Adding more confusion to an already fishy story, a new study has found a significant association between omega-3 fatty acids and the risk of prostate cancer. Although the linkage had been previously observed, the finding surprised the investigators, who wrote that “these findings contradict the expectation that high consumption of long-chain omega-3 fatty acids and low consumption of omega-6 fatty acids would reduce the risk of prostate cancer.”

In a report published in JNCI, investigators analyzed data from men who had participated in the SELECT (Selenium and Vitamin E Cancer Prevention Trial) trial. They compared 834 men who developed prostate cancer with 1,393 matched controls. When compared with men who had the lowest levels of omega-3 fatty acids, men in the highest quartile of omega-3 fatty acids were at significantly increased risk for low-grade, high-grade, and total prostate cancer:

Click here to read the full story on Forbes.

 

Daily Fish

‘A Plane Just Crashed At SFO!’ 1

A young cardiology fellow was on duty last Saturday at San Francisco General Hospital when the director of the cath lab came running into the room:  “A plane just crashed at SFO!” Payal Kohli tells her story about that day, and reflects on its meaning, on CardioExchange (a cardiology website published by the New England Journal of Medicine). Here are a few excerpts:

No one really knew what to expect at SFGH, the main trauma center in SF and the closest hospital to the airport.  But, within a matter of minutes, we were already functioning in full “crisis mode” with updates from the hospital’s command center coming to us every few minutes on the overhead PA system.  Within the next hour, every member of the hospital’s team prepared seamlessly to receive mass casualties and care for the victims.  Magically, everything was working like clockwork. There was a lot less chaos than I expected.

As the dozens of victims started streaming in, they were more than just numbers.  I was most struck by their young faces.  There were a large number of patients under the age of 18 years and SFGH doesn’t have a pediatric service.  Should I just treat them as adults without atherosclerosis, I wondered?

We faced the entire spectrum of injuries, from broken bones and bruises to severe traumatic brain injury, inhalation injuries, burns, blunt abdominal trauma, rhabdomyolysis from crush injuries, and spine fractures.  As cardiologists, we were largely consulted for arrhythmias (atrial and His-Purkinje blocks) as well as the obvious “rule out cardiac contusion.”  We were able to discharge a large majority very quickly but a handful have remained critically ill, including some very young patients.

Sadly, in our society acts of terrorism have become so increasingly common that I have started to wonder if every physician should now have a “core competency” that involves dealing with mass casualties and disasters.  I hardly felt prepared for the day I had and I think I would have benefitted from some formal training on the clinical and non-clinical consequences of major disasters as part of my training. Instead, last Saturday I received a crash course in disaster medicine.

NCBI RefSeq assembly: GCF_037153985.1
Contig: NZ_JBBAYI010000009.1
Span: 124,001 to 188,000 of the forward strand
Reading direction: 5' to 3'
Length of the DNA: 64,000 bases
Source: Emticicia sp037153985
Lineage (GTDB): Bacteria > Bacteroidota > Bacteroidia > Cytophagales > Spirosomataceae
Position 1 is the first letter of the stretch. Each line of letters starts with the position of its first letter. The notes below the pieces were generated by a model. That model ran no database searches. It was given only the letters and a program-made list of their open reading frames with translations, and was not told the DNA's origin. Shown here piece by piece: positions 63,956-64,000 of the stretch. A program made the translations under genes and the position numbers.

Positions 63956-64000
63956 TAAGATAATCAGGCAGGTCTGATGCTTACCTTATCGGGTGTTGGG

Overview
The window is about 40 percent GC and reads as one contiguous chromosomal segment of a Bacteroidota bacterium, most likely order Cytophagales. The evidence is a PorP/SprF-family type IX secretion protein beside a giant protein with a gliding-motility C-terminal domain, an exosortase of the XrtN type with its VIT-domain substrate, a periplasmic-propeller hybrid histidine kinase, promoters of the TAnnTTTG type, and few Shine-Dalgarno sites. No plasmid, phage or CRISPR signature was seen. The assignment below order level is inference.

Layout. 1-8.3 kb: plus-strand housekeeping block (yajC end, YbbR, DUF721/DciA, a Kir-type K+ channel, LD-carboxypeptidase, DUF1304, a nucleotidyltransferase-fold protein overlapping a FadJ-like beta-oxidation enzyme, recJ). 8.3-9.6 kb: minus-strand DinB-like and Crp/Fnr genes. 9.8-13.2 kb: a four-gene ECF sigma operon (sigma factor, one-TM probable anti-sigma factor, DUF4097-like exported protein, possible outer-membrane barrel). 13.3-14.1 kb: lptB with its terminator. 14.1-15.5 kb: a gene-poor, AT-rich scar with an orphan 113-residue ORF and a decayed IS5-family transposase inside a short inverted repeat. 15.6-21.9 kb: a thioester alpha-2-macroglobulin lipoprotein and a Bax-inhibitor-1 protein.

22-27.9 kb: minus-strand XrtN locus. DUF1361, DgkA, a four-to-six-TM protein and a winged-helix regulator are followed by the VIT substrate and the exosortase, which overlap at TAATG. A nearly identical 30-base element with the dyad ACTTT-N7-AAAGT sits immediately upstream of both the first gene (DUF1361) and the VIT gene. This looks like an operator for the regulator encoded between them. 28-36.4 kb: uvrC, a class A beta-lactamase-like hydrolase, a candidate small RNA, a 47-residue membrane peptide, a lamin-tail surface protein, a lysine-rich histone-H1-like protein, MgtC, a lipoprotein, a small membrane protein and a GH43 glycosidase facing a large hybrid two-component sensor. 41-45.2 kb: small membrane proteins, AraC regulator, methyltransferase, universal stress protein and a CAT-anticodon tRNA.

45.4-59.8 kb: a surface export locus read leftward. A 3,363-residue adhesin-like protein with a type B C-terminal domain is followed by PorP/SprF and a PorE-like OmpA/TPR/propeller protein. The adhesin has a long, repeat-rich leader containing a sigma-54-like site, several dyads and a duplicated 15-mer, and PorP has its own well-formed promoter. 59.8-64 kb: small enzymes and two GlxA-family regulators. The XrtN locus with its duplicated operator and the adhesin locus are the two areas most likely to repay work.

Read the entire post on CardioExchange.

SFGH

Low Rate Of Problems With Statins In Study Of Quarter Million Patients 1

A very large analysis of previously published studies finds that statins are generally safe and well tolerated, but helps confirm previous links to a small increased risk for diabetes and elevation of liver enzymes. Some statins were better tolerated than other statins and lower-dose statins were better tolerated than high dose statins.

In a paper published in Circulation: Cardiovascular Quality and OutcomesHuseyin Naci and colleagues report their findings from a systematic review of clinical trials with statins for both primary and secondary prevention. The data from 55 placebo controlled trials and 80 trials included nearly 250,000 subjects comparing statins to placebo or to other statins. Previous analyses of available data have generally confirmed the overall benign profile of statins, but have not explored in depth the differences between statins and the effect of different doses of individual statins.

The new study found no differences between statins and placebos in the rate of discontinuations due to myalgia, CK elevation and cancer, but statins were associated with a higher risk for diabetes (OR 1.09, CI 1.02-1.16) and transaminase elevations (OR 1.51, CI 1.24-1.84).

Click here to read the full post on Forbes.

 

Recent €23 Million Biotech IPO Relied Heavily On Questionable Research 2

A successful €23 million initial public offering  (IPO) last week was based on highly questionable research, according to a group of UK physicians who have scrutinized the available data. In addition, one of the researchers, a prominent European cardiologist, failed to disclose in a key paper that he helped to start, and held a significant interest in, the company, Cardio3 BioSciences.